Aristarchus of Samothrace

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Aristarchus of Samothrace, detail from: The Apotheosis of Homer (1827) by Jean Auguste Dominique Ingres (1780–1867)

Aristarchus of Samothrace ( Greek Ἀρίσταρχος Arístarchos , German also Aristarchus ; * around 216 BC; † 144 BC ) was a well-known Greek philologist and director of the library of Alexandria .

Aristarchus was a student of the philologist Aristophanes of Byzantium , whose successor as head of the library of Alexandria he was. The Egyptian King Ptolemy VI. (180-145 BC) he served as a prince educator , from whose brother Ptolemaios VIII he fled in 145/144 BC. To Cyprus .

Aristarchus' main occupation was grammar and especially literary and textual criticism . He derived the guidelines for his textual criticism from the texts of Homer , the oldest surviving texts in Greek literature, which in his opinion could be regarded as the only reliable guidelines for criticism.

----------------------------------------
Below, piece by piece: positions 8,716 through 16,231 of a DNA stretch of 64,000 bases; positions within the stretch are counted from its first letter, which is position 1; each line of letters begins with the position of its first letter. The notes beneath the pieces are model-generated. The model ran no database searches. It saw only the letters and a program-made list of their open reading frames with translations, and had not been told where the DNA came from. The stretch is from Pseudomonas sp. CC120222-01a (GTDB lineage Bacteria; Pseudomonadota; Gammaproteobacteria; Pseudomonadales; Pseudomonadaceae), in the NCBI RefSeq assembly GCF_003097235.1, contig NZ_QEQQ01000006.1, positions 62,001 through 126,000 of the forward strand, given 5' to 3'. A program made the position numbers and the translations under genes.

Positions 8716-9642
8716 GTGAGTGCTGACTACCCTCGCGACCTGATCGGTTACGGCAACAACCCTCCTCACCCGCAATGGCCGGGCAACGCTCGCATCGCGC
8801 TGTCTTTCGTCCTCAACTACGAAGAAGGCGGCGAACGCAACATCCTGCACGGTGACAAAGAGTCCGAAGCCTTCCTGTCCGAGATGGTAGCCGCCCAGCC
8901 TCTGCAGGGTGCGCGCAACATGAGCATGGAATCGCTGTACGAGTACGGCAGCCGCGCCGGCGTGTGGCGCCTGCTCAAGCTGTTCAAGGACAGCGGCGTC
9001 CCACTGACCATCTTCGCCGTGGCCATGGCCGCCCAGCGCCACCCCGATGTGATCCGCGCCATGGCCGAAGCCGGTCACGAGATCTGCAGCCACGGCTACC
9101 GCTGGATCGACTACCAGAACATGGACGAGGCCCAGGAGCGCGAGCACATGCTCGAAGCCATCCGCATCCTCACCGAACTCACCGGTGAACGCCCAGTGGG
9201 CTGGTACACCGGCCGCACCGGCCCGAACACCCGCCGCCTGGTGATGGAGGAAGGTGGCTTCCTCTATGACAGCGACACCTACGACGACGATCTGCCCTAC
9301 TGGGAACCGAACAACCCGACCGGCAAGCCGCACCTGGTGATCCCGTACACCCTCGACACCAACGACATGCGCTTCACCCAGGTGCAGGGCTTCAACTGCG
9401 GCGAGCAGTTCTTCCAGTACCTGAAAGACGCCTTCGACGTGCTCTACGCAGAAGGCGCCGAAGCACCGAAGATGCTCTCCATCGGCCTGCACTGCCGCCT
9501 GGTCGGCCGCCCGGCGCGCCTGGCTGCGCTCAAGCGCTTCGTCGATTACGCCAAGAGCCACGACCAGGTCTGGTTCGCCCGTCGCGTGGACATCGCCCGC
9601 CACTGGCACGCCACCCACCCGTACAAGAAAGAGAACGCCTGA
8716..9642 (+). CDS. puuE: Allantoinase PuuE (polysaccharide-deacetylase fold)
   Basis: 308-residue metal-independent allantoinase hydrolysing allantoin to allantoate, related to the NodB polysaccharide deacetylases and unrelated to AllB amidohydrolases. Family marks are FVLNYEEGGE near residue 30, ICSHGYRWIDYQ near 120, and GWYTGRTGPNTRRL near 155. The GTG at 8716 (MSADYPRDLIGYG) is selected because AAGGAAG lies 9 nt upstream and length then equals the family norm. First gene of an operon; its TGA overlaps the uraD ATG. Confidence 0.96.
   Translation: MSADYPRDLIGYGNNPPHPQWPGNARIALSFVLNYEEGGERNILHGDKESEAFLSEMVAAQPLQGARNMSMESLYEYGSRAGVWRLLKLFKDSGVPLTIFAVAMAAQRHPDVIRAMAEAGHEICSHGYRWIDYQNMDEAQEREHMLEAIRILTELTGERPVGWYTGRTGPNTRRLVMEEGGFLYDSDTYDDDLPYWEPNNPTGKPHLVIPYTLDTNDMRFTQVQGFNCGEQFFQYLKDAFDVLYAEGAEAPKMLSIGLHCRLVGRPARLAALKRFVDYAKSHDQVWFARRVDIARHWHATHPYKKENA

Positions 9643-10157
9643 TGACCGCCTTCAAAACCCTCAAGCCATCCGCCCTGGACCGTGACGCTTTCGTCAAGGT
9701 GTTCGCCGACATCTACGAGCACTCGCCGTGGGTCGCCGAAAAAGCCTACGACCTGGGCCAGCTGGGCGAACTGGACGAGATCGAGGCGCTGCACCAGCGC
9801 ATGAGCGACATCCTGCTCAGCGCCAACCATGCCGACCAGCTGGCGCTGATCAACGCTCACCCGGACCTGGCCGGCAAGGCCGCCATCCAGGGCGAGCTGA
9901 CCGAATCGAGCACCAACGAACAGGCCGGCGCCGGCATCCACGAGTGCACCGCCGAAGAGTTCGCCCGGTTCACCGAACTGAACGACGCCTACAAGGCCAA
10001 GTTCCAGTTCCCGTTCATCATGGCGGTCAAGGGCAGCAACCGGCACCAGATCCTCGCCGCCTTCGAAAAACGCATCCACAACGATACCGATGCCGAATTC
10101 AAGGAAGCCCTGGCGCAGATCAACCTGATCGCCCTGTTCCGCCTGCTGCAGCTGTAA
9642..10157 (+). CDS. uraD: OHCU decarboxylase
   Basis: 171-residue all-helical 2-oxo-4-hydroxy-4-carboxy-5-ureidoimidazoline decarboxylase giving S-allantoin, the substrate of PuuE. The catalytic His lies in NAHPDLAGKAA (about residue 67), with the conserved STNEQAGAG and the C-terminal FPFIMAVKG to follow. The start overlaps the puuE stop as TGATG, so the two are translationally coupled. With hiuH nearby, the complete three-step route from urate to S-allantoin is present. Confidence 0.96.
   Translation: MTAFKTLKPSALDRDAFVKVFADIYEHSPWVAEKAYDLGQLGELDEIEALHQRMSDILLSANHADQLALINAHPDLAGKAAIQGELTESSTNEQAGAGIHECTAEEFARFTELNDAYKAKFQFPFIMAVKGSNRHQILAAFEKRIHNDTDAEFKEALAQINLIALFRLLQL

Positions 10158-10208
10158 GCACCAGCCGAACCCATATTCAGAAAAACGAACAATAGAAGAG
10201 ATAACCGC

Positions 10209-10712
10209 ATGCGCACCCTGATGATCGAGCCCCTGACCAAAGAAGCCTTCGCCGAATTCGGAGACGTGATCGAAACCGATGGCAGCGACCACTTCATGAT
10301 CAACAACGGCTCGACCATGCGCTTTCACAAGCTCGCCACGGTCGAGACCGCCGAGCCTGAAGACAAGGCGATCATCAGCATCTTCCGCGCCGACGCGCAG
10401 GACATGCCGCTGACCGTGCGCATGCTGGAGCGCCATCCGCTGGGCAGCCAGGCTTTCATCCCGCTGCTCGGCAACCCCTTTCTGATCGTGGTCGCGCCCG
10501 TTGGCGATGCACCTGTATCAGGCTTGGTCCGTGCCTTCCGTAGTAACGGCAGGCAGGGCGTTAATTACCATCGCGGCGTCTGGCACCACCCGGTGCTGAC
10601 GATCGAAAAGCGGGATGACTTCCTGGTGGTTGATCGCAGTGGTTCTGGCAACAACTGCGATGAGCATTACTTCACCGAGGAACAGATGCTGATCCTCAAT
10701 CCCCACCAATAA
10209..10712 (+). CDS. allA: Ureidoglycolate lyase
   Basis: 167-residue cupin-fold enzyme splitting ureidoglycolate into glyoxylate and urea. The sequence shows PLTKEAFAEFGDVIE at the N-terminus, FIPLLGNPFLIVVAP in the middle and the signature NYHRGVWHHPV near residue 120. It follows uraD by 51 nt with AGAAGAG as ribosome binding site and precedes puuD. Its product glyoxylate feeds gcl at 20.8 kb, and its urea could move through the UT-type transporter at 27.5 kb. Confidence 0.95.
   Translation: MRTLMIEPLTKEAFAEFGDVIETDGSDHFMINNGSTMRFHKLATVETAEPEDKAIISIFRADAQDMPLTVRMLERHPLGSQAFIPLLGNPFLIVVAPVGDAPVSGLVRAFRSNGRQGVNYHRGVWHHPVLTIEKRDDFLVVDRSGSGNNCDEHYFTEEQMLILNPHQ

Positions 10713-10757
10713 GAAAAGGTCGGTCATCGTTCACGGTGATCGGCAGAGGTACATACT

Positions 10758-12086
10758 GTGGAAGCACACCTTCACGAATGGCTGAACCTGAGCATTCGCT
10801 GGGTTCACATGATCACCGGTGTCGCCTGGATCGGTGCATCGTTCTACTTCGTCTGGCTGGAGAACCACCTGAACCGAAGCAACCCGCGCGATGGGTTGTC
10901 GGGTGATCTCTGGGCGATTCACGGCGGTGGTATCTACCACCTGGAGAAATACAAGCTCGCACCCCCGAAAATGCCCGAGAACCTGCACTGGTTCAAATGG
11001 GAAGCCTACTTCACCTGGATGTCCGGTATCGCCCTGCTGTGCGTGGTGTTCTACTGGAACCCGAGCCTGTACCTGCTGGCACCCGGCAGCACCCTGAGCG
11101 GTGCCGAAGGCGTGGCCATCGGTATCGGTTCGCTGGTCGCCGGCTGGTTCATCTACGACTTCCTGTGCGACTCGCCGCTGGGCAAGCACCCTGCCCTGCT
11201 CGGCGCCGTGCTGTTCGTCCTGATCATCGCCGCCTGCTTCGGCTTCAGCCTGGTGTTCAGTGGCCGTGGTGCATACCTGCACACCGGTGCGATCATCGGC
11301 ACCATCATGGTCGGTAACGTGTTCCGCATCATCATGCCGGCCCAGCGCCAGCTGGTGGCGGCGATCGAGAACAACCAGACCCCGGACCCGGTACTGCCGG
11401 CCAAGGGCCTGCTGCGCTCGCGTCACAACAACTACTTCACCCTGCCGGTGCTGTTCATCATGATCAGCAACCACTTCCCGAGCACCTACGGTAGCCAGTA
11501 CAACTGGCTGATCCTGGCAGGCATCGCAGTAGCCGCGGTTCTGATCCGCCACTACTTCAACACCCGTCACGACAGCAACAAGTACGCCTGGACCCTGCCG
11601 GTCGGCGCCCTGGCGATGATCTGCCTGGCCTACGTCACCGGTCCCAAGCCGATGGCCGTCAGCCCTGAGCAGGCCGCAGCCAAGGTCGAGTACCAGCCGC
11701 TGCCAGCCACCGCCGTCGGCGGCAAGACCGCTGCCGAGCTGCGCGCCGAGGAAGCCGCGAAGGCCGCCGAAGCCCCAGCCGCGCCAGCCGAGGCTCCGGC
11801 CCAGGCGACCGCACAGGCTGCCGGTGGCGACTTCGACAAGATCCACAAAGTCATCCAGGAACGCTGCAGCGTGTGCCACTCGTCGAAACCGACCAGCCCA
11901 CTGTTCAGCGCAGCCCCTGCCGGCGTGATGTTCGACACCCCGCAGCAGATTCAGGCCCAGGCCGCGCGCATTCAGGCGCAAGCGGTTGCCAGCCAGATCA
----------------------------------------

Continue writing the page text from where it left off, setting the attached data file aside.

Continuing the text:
The works of Aristarchus are considered the culmination of ancient philology. Among his most famous students were Apollodorus and Dionysios Thrax , whose grammar was largely based on the results of his teacher.

According to Aristarchus of Samothrace, a "severe critic" is referred to as "Aristarchus".


Web links


  1. Cicero , Ad Atticum 1,14,3; Hieronymus , Epistula 57,12 a. a.